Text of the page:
Today we met with Paul Philome of the Batay Ouvriye, which translates as "Worker's Battle," a radical left coalition that coordinates workers, artisans, peasants and community organizations. Their biggest presence is in the north of the country, particularly in Cap-Haitian, where they organize workers in the free trade zone factories, most of which make apparel and things like baseballs.
Paul began by describing the difficulties the BO is facing with mobilizations. Their April 15th mobilization was blocked by the police, despite the fact that the Haitian Constitution specifically states that workers need only warn police of an upcoming demonstration, not ask permission. Finally the demonstration occurred on April 22nd, but the turn out was significantly smaller because of the change of dates. Their planned May Day actions in Port-au-Prince and Cap-Haitian have also been blocked, though the BO plans to go ahead with them regardless. When asking for more details Paul warned us against attending either of these as there are likely going to be confrontations with the authorities.
At that point we asked if we could film, but Paul declined, telling us that the authorities periodically clamp down on the BO and that images and interviews have been used against them. The government has blamed the BO and its leadership for vandalism and unrest and Paul stressed the importance of caution. We agreed not to film and took notes instead.
Paul then described his basic ideology of consciousness raising, advancing the workers' struggle, and accusing the Haitian government of being the lackeys of the employing class. He stated that the working class in Haiti has come to an impasse, where their misery is not only allowed but actually enforced to keep wages low and working conditions poor to maximize profits. As a result the authorities have an active stake in repressing the labor movement and have used paramilitary forces to repress workers. According to Paul this requires a radical reorganization of society to break down the walls that imprison the working class and to bring about a revolution, to "sever the umbilical cord" that connects the state to the people. The only question, for Paul, was "is there enough political consciousness to restructure society?" He believes that there is, particularly with the current unrest which forces workers to "remove the wool from their eyes."
He then went on to describe the legal obligation, within the Haitian Constitution, to raise the minimum wage to keep up with inflation. This promise has never been kept. The only adjustment to the minimum wage was over five years ago and was only a 5% increase despite 10% increase to the cost living. He said that inflation has now reached 100% or more. Given the dire situation, and lack of help from the state, the struggle has moved into the streets and the consciousness of the people has been raised to a point where radical change is possible.
When discussing similarities between the IWW's philosophy and that of the BO we recognized that neither of our organizations takes an official position in electoral politics. Paul told us that the BO will have relationships with some politicians who are part of their organization, when it can help the struggle, but will not support candidates. He then told a story of one of the BO's supporters who ran for senate because he believed that he could take the workers "fight" there, but was shot and left for dead by assassins and was forced to flee the country. He has since returned to Haiti and serves as the BO's attorney. Paul also mentioned that he himself had been shot in the leg, but differentiated between the authorities "shooting to deter" and "shooting to kill." He was only "shot to deter."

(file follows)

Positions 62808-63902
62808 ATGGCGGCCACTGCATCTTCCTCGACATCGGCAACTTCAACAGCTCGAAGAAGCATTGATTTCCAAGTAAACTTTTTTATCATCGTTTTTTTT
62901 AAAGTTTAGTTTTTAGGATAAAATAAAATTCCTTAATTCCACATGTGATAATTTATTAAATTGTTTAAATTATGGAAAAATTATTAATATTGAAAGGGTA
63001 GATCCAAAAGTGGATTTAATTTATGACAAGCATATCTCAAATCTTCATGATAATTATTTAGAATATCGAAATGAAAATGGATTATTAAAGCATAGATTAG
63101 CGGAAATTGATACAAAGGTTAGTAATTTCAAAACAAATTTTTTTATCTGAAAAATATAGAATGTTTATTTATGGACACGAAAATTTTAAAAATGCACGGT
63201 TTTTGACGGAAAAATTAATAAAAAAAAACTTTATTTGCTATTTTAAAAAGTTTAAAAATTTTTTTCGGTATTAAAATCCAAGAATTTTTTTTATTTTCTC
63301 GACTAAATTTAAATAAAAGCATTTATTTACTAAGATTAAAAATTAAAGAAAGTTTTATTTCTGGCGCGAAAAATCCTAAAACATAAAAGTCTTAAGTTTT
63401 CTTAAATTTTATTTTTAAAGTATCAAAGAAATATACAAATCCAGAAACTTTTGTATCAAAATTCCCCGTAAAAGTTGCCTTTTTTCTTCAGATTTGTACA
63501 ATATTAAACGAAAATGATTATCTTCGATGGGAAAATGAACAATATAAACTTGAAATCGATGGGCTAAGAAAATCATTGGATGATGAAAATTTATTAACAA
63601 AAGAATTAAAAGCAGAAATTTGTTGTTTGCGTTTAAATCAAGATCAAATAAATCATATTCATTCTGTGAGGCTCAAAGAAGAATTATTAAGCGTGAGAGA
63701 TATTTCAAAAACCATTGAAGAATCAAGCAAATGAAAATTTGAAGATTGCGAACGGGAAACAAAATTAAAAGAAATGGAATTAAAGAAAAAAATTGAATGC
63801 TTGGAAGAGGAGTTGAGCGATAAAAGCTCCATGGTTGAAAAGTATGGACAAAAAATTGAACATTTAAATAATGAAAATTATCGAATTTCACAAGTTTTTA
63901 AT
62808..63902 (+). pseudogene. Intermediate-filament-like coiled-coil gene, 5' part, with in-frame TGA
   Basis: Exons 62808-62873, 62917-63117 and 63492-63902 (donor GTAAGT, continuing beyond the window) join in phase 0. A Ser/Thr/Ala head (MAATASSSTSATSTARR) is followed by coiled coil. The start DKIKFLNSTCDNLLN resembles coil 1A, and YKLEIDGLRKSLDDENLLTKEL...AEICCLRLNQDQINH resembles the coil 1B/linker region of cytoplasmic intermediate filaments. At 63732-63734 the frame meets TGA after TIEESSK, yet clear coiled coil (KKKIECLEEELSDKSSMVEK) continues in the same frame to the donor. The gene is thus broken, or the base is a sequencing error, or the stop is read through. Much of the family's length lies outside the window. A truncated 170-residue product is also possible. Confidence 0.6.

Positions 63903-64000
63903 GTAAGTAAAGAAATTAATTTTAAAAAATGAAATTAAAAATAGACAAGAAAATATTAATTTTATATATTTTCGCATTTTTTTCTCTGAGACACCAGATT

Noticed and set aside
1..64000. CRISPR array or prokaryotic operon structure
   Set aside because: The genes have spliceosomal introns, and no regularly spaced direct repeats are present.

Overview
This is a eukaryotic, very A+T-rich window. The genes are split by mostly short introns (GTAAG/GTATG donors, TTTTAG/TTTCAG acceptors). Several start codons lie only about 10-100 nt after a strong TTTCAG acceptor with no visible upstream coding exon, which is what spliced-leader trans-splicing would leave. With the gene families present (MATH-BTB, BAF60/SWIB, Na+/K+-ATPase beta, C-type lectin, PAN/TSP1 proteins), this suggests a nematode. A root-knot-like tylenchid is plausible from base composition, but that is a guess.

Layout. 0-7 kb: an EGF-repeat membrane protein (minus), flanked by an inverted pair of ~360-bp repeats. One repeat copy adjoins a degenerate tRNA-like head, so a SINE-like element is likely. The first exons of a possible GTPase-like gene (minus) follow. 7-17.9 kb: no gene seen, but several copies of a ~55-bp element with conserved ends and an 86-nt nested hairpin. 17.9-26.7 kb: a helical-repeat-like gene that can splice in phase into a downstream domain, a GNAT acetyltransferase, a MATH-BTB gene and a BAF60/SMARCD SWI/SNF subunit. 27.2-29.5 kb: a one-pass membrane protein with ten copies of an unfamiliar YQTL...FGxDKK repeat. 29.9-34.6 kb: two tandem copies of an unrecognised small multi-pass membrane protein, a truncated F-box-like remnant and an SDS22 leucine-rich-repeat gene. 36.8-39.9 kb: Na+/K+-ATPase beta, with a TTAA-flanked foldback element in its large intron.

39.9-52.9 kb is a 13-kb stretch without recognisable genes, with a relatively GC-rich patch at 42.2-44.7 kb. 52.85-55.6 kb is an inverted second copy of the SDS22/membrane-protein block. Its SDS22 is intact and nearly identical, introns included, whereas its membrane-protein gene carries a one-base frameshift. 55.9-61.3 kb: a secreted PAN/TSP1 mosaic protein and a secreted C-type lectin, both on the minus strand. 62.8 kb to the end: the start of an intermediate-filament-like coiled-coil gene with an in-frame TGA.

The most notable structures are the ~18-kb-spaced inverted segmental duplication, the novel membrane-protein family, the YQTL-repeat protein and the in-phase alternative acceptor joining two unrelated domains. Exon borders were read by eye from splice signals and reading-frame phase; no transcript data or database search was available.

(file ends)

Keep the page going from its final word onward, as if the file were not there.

According to Paul the minimum wage is about $1.75 per day, which is supposed to cover transportation, gas (which in Haiti is about $5 per gallon), and meals. This leads to workers needing to take a shot of cheap, home made liquor at lunch, in place of a meal, to give them enough energy to get through the rest of the day. This has led to "le vie de clorox," or the life of bleach, which refers both to starvation pains and a means of suicide. One of his friends, Manu, had killed himself by drinking a bottle of bleach.
He believed that the wage worker has direct contact with capitalism, not the peasant or the artisan, and therefore it is the wage worker who must lead the revolution.
Paul had done extensive research on the IWW's website (www.iww.org) and had several questions for us. The first question that he asked was "why are you here?" We explained that our International Solidarity Commission had made contact with the CTH who invited us to Haiti in order to document the effects of neoliberalism. We also told him that is was our goal to help coordinate support, both material and in the form of solidarity, to help the struggle of Haitian workers, and finally in order that we might learn from the Haitian situation how to further our own struggles. He asked us three further questions about the IWW's philosophy, structure, and tactics which we decided to go into greater detail on in a later meeting.
While driving us back to St. Joseph's he told us how Venezuela donated asphalt to Haiti for the construction of roads (a much needed and missing part of the country's infrastructure as indicated by our trip to the Central Plateau) but that the government of Preval turned around and sold the asphalt to the Dominican Republic for their own profit. Also that the gas that Chavez gives is sold for profit as well.
Paul also invited us to a conference on organizing in Latin America which is being held by a group called ELAC (www.elac.org.br) which stands for Encuentro Latino Americano y Caribeno de Trabajadores. It's being held in Minas Gerais, Brazil on July 7th and 8th.